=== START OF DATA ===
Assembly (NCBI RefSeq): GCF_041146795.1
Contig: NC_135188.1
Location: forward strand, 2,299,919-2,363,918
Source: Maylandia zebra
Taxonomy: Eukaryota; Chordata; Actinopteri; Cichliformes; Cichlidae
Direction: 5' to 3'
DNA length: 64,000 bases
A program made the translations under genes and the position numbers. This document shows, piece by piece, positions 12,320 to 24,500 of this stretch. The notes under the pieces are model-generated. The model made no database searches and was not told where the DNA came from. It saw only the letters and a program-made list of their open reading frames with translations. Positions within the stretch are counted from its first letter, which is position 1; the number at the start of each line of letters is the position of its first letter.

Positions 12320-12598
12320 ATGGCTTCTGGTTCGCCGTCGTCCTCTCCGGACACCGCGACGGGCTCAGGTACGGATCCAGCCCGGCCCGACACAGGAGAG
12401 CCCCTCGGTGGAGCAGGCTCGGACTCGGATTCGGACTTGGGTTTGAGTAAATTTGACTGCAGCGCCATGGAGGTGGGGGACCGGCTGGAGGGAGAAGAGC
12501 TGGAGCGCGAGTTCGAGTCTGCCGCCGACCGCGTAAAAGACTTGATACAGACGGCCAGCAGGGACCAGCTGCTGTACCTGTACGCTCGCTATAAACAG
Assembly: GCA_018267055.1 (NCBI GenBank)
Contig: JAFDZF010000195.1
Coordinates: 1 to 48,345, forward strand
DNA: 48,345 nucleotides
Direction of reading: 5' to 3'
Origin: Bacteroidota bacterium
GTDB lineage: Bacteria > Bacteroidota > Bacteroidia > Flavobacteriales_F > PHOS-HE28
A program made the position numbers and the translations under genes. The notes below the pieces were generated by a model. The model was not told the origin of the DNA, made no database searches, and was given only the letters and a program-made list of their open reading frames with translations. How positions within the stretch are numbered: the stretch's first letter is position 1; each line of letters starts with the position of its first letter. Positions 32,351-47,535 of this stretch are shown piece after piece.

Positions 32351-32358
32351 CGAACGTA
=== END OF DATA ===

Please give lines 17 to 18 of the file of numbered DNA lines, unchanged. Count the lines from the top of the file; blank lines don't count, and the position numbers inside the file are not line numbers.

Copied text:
Direction of reading: 5' to 3'
Origin: Bacteroidota bacterium